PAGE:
Chief Supt. Bill Fordy, Officer in Charge of the Surrey RCMP, recently spoke at a conference for victim services personnel that focussed on the online exploitation of child and youth. This is a growing trend and the Surrey RCMP is encouraging parents and child/youth care workers to take an active role in educating children and themselves on how to stay safe in the online world.
The Oct. 24 conference, entitled, “Innocence Gone in Seconds: Responding to Child and Youth Exploitation,” was hosted by the Fraser Regional Training Committee in Surrey and presented information to victim services personnel on online luring and the impacts of victimization.
Fordy spoke to delegates about the challenges police face with respect to the crimes that are committed online and the investigative requirements to bring forward charges against those who victimize some of our most vulnerable citizens.
“The Internet is not a thing, it’s a place. It’s a place full of people doing a lot of great things, but also some extremely bad things,” said Fordy in his opening address. “But policing the Internet, in short, is extremely difficult, as it is a place where anonymity reigns.”
On average, approximately 15 per cent of the files investigated by the Surrey RCMP’s Youth Unit involve some aspect of social media. In addition, almost 10 per cent of cases seen by the Surrey RCMP’s Youth Intervention Program are related to online activity.
“Young people and parents need to be aware of the heightened risks that come with using online technology and to be cognizant of what you share over the internet,” says Sgt. Neil Kennedy with the Youth Unit. “From sending explicit photos to threats and bullying, we have seen the negative impacts that these types of activities can have on both victims and perpetrators. “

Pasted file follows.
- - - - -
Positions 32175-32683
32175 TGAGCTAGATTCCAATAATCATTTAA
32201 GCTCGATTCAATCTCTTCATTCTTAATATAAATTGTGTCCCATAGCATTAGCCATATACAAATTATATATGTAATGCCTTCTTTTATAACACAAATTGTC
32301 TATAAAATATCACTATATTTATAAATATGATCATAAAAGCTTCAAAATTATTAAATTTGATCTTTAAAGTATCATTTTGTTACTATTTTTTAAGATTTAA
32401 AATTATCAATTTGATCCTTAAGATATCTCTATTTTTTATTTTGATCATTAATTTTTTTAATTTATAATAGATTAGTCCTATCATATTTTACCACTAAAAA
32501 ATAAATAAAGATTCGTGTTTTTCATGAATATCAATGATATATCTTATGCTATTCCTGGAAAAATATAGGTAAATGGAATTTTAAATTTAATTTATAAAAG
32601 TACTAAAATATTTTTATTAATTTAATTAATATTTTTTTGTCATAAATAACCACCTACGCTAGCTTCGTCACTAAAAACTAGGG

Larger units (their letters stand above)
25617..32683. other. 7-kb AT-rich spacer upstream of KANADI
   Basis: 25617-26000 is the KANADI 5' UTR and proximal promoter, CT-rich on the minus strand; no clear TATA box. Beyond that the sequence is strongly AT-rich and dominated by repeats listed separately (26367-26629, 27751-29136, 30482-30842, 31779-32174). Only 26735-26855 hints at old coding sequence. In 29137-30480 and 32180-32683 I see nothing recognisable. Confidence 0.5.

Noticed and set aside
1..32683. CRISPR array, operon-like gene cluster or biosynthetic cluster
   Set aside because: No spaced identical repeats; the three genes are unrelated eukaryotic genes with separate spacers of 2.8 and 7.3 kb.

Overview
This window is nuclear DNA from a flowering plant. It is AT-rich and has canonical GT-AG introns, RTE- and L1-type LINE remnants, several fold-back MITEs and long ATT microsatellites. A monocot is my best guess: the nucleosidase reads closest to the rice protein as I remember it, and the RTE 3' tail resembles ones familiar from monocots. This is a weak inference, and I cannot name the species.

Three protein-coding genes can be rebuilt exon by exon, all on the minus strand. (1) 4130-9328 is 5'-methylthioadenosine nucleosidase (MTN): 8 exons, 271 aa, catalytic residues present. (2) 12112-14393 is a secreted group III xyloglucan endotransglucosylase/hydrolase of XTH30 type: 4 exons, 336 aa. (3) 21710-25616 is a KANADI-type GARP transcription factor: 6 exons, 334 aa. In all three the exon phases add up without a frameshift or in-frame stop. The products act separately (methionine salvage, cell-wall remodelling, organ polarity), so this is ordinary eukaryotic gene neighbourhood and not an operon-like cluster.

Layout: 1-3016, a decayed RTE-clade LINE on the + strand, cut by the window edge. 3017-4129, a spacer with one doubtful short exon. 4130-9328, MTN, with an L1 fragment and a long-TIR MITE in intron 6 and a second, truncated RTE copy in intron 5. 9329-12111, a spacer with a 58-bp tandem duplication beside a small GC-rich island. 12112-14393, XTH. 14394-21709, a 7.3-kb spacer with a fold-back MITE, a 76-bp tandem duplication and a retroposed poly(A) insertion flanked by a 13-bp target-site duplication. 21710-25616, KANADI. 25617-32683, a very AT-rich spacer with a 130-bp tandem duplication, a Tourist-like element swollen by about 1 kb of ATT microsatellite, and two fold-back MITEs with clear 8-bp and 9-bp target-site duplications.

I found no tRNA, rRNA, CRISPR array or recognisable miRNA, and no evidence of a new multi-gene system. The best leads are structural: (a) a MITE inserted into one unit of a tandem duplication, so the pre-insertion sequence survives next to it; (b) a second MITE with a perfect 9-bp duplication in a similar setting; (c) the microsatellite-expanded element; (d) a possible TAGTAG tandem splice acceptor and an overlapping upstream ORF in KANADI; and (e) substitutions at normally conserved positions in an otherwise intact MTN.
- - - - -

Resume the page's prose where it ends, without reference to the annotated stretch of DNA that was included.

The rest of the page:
The Surrey RCMP continues to highlight the importance of being online savvy through its website, social media, and school talks. There are also a number of resources available that can assist in navigating the evolving online world of smart phones, apps, websites, and photo/video sharing programs.
Tips for Parents and Child/Youth Care Workers:
• Open dialogue – take a proactive approach to internet safety and discuss the benefits and risks of online activity. Cybertip.ca has age-appropriate resources for parents and educators.
• Unplug – encourage time away from computers and smart phones. You set the example.
• Stay informed – sign up for Cybertip.ca Alerts to stay informed on the latest trends.
Tips for Children/Youth:
• Know the risks – Be cautious about the personal details you share online. Information you give online may later be used against you. People are not always who they say they are.
• Think before you share – Once you take and share an explicit photo or video it is out of your control. There is a high chance it will be shared with others or posted online.
• Seek help and report – If you can turn to a parent, guardian or school official, do so. Report Internet-related crimes via the Surrey RCMP non-emergency number 604-599-0502. The website needhelpnow.ca can help navigate what to do if you are impacted by a photo or video that has been shared.
More information is available in the “Protect Yourself” section at www.surrey.rcmp.ca.